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Crime Blog Says Arrest of Black Divvy Rider Was Legit. Here’s What They Didn’t Tell You.

This is a blog post about a blog post about a blog post.

First of all, a mea culpa on my part. It was poor judgment of me to exchange info about the recent wave of Divvy thefts and arrests with a writer from the anonymous crime blog CWB Chicago. The site seems to get its facts straight while chronicling North Side public safety issues, and its coverage of bike-share-related arrests has shed light on the magnitude of the theft problem. But it's a fundamentally problematic publication because we have no idea who's writing it. For example, the author or authors claim to have no direct ties to the Chicago Police Department, but there's no immediate way to verify that.

At any rate, I feel compelled to respond to today's CWB's post trashing Streetsblog Chicago's coverage of the Hakeem Appling Divvy arrest. When I was writing the article, I discussed the case with the CWB reporter. They mentioned that Appling, a 24-year-old African-American resident of Old Town, was known to local police a "troublemaker." I didn't feel the need to follow up for more info on that label, since it was coming from an anonymous blogger from a pro-police website. (Not that Streetsblog Chicago is anti-police. For starters, sustainable transportation advocates respect that officers can help create safer streets through fair and effective traffic enforcement, and we appreciate their role as first responders to crashes.)

After our article came out, the CWB writer contacted me with a reminder that police consider Appling to be a "troublemaker," so I asked if there was specific illegal behavior the officers could point to. The blogger mentioned that Appling was previously arrested for threatening a McDonald's manager, as well as two other arrests for possession of moderate amounts of marijuana. I updated the Streetsblog post with that info.

I'll give the CWB writer the benefit of the doubt and assume they did a deeper dive into Appling's history after our last exchange, rather than intentionally withholding info from me, because today's CWB post mentions several other arrests, including additional run-ins with the McDonald's manager. The blogger has a valid point that Appling's record, and the officers' knowledge of it, are relevant to his Divvy stop. If the police saw Appling illegally riding a Divvy on the sidewalk and chose to arrest him, given his record he wasn't necessarily singled out due to his race, even though it appears that the many white folks who ride Divvies on downtown sidewalks are rarely pulled over, let alone handcuffed and searched like Appling was.

But the CWB writer left a key detail out of their post, even though, when they warned me they planned to write something, I recommended that they include it. That is, Appling probably wasn't riding on the sidewalk illegally. Appling told me that he was straddling the Divvy on the sidewalk looking at his phone when an officer ordered him to get off the sidewalk. He said he rode directly to the the street, at which point another officer handcuffed him.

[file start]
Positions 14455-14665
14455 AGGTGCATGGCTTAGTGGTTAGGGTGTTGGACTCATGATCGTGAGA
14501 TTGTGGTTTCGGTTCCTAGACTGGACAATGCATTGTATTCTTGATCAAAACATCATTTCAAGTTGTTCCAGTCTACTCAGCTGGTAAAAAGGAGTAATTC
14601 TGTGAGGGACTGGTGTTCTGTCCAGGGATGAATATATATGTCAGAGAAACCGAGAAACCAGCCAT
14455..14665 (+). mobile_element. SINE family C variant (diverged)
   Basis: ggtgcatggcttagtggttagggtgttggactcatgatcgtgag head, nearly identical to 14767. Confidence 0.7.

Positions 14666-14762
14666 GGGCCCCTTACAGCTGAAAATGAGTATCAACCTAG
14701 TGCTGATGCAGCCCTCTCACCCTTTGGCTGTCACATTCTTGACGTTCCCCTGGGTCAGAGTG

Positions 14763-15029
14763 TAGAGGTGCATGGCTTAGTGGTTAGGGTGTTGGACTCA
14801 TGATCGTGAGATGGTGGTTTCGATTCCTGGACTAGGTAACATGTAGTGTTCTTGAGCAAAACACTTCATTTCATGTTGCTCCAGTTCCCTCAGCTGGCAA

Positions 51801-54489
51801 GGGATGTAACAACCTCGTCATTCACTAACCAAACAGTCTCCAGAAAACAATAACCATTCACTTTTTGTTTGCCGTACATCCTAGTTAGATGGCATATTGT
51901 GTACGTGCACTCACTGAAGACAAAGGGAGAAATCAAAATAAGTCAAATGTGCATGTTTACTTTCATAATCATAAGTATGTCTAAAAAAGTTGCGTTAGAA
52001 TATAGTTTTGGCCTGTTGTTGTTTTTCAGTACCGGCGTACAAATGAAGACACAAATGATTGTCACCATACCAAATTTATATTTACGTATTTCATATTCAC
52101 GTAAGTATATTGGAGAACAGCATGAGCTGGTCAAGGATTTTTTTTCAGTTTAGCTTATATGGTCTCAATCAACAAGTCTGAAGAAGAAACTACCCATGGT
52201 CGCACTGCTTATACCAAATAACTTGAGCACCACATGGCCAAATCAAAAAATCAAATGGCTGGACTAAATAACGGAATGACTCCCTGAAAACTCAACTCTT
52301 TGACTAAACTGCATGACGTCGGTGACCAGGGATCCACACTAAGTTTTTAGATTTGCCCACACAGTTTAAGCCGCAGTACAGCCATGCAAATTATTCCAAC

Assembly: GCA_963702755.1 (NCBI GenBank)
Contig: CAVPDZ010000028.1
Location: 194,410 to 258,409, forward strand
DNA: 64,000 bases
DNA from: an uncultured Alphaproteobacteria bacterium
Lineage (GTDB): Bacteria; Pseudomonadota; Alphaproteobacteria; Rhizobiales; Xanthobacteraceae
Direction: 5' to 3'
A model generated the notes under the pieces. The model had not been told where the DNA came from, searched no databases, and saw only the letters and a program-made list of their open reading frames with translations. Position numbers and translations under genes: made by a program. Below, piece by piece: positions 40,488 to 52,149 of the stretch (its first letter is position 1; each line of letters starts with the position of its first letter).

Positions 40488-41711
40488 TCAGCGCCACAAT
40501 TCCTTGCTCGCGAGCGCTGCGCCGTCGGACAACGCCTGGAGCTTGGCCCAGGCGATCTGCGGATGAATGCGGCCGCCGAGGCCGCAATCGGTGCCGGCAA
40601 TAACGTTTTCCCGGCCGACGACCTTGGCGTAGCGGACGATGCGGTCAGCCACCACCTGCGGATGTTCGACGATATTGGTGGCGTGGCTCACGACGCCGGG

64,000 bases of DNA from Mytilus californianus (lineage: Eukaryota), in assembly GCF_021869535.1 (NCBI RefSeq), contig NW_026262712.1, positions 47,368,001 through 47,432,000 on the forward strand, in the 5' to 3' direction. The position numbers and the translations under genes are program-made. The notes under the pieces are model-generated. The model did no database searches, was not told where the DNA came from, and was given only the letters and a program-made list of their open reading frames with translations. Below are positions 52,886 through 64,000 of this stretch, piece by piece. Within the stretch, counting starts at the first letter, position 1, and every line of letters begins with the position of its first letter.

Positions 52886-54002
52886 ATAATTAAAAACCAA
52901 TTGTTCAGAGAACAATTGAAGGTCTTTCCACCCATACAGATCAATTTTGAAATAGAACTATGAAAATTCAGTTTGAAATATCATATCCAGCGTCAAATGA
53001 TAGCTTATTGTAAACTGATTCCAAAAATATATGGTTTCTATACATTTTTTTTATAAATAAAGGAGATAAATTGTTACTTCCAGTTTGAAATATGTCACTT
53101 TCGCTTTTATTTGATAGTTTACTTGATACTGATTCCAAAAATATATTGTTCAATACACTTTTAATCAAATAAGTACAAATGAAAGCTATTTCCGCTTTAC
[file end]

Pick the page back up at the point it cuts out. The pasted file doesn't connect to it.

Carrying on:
Although Appling was cited for violating the city's sidewalk biking ordinance, the code states “A person 12 or more years of age may ride a bicycle upon any sidewalk in any district, but only if such sidewalk has been officially designated and marked as a bicycle route, or such sidewalk is used to enter the nearest roadway, intersection [emphasis added] or designated bicycle path, or to access a bicycle share station." Appling wasn't aware of this exception to the law before I told him about it (the police probably weren't either, though they should have been), so he had no reason to lie to me about his cycling behavior.

So if Appling didn't actually break any traffic laws, given his record and the recent Divvy thefts, were the police still within their rights to stop, cuff, and search him when they saw him on the blue bike? I'm no expert on probable cause, so I consulted someone who is, local civil rights attorney Amanda Yarusso.

"My first impression based on the facts provided is there was no probable cause for the arrest," Yarusso said. "A past record can't be probable cause for an arrest unless there's an outstanding warrant. There was reasonable suspicion to do a brief Terry stop to investigate [whether the Divvy was stolen], which typically cannot involve handcuffing, but could allow for running the bike info."

As such, assuming Appling told me the truth about how the arrest went down (and, again, he had no reason to make that up) the police likely had no right to handcuff him. Therefore the search that identified the Divvy as stolen may well have been invalid.

So shame on CWB for omitting that detail. But shame on me for trying to collaborate with a nameless, faceless crime blogger.

Update 8/29/18, 3:30 PM: I believe there has been sufficient back-and-forth about the Appling case, and moderating and responding to the many comments has been time-consuming, so I've closed the comments section for this post. Streetsblog Chicago will continue to provide updates on the policing  of Divvy riders and the larger issue of equitable bike enforcement.

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